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PUBLIC HEALTH RESEARCH Table of Contents   
Year : 2010  |  Volume : 3  |  Issue : 1  |  Page : 13-20
Assessment of community healthcare providers ability and willingness to respond to emergencies resulting from bioterrorist attacks


Center for Environmental/Occupational Risk Analysis and Management, College of Public Health, University of South Florida, Tampa, Florida, USA

Click here for correspondence address and email

Date of Submission04-Feb-2009
Date of Acceptance30-Oct-2009
Date of Web Publication5-Jan-2010
 

   Abstract 

Introduction: Previous findings have demonstrated that preparedness and planning within the public health system are inadequately developed to respond to an act of biological or chemical terrorism. Methods:This investigation used Internet-based surveys to assess the level of preparedness (PL) and willingness to respond (WTR) to a bioterrorism attack, and identify factors that predict PL and WTR among Florida community healthcare providers. Invitations were sent to 22,800 healthcare providers in Florida, which resulted in 2,279 respondents. Results: Respondents included physicians (n=604), nurses (n=1,152), and pharmacists (n=486). The results indicated that only 32% of Florida healthcare providers were competent and willing to respond to a bioterrorism attack, 82.7% of providers were willing to respond in their local community, and 53.6% within the State. Respondents were more competent in administrative skills than clinical knowledge (62.8% vs. 45%). Areas in which respondents had the highest competency were the initiation of treatment and recognition of their clinical and administrative roles. Areas in which respondents showed the lowest competency were the ability to identify cases and the ability to communicate risk to others. About 55% of the subjects had previous bioterrorism training and 31.5% had conducted emergency drills. Gender, race, previous training and drills, perceived threats of bioterrorism attack, perceived benefits of training and drills, and feeling prepared were all predictors of overall preparedness. Conclusions: The findings suggest that only one-third of Florida community healthcare providers were prepared for a bioterrorism attack, which is an insufficient response rate to effectively respond to a bioterrorism incident.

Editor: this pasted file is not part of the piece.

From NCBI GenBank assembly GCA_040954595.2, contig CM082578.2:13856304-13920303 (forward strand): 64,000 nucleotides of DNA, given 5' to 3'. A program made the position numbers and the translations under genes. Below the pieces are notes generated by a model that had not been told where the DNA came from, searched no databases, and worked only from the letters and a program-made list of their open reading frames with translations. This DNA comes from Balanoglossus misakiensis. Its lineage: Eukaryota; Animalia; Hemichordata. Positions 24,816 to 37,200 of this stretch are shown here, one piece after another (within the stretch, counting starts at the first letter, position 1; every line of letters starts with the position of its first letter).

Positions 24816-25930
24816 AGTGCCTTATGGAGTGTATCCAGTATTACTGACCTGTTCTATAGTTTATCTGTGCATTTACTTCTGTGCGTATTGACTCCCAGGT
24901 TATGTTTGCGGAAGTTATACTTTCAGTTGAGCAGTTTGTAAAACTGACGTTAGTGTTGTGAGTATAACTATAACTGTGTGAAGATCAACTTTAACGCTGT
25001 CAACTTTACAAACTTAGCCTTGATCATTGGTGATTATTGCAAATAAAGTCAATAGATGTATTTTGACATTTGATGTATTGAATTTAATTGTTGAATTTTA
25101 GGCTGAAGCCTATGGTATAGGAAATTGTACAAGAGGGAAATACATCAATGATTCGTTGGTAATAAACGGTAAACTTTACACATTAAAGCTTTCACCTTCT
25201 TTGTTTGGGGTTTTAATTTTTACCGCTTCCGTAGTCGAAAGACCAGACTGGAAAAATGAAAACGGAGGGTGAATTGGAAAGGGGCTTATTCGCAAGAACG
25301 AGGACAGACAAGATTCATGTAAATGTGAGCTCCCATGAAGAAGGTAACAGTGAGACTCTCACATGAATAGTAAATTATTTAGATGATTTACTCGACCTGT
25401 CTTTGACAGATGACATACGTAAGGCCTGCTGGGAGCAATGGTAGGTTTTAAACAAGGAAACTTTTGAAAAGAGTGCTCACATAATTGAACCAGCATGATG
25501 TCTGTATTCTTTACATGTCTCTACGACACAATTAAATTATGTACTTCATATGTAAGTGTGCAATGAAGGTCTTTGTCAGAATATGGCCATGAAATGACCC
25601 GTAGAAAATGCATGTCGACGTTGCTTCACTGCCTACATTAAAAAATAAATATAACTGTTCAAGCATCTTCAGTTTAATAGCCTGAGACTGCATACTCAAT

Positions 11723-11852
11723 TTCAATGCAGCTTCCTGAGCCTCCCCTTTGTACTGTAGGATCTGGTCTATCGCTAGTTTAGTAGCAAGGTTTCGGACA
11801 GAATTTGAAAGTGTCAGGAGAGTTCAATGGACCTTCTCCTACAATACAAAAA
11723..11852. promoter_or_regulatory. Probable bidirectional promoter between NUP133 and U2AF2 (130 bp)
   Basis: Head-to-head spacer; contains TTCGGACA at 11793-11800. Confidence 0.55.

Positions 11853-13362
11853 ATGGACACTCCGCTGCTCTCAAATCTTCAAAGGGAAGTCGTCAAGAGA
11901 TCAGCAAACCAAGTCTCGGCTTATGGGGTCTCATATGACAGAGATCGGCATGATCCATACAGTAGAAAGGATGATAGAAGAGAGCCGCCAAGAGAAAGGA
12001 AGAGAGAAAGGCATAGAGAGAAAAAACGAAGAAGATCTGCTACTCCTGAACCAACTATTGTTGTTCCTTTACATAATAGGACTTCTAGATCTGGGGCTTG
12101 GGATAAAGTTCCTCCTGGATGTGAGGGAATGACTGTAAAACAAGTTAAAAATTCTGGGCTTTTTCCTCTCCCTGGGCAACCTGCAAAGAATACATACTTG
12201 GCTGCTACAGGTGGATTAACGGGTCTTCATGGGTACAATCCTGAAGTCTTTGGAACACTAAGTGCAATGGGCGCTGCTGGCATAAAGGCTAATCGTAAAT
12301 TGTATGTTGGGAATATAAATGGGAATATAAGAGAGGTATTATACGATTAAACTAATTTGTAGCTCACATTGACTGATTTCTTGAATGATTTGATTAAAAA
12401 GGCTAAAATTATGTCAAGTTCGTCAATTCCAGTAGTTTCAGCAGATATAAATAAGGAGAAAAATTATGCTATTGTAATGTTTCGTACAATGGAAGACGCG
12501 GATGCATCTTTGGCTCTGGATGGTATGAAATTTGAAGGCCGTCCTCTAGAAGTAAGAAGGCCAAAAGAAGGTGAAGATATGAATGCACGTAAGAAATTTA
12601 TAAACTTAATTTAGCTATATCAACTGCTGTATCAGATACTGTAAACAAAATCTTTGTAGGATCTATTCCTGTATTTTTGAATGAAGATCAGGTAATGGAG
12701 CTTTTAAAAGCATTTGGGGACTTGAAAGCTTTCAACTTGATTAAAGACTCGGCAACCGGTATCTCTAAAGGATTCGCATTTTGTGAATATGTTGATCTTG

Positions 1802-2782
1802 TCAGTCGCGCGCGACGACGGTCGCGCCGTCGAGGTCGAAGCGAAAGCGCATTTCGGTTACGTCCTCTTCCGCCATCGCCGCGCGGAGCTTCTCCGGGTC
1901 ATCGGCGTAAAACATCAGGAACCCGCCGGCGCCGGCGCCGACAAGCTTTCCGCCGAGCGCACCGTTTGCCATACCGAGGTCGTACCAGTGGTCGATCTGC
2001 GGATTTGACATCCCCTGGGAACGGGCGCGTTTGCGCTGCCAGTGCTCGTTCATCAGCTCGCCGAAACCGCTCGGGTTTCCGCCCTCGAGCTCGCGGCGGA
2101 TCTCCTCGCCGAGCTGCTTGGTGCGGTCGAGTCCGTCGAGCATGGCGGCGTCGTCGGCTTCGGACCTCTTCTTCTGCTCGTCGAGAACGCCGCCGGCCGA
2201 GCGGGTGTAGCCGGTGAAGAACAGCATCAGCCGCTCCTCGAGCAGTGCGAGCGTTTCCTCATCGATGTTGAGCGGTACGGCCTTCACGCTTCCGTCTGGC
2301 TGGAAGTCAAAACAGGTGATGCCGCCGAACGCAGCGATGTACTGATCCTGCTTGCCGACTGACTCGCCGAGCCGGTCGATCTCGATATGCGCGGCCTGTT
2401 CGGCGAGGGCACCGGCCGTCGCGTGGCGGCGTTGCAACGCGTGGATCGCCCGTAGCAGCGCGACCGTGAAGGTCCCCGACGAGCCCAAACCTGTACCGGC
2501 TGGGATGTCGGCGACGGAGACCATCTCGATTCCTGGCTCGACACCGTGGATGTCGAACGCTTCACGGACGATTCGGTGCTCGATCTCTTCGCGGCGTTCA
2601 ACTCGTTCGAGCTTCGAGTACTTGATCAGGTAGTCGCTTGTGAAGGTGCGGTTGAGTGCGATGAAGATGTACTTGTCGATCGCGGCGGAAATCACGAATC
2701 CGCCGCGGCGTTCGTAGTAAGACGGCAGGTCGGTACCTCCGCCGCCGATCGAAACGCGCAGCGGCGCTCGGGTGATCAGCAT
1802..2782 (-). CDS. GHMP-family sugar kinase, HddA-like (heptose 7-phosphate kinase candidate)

Keywords: Bioterrorism, emergency preparedness planning, emergency response

How to cite this article:
Crane JS, McCluskey JD, Johnson GT, Harbison RD. Assessment of community healthcare providers ability and willingness to respond to emergencies resulting from bioterrorist attacks. J Emerg Trauma Shock 2010;3:13-20

How to cite this URL: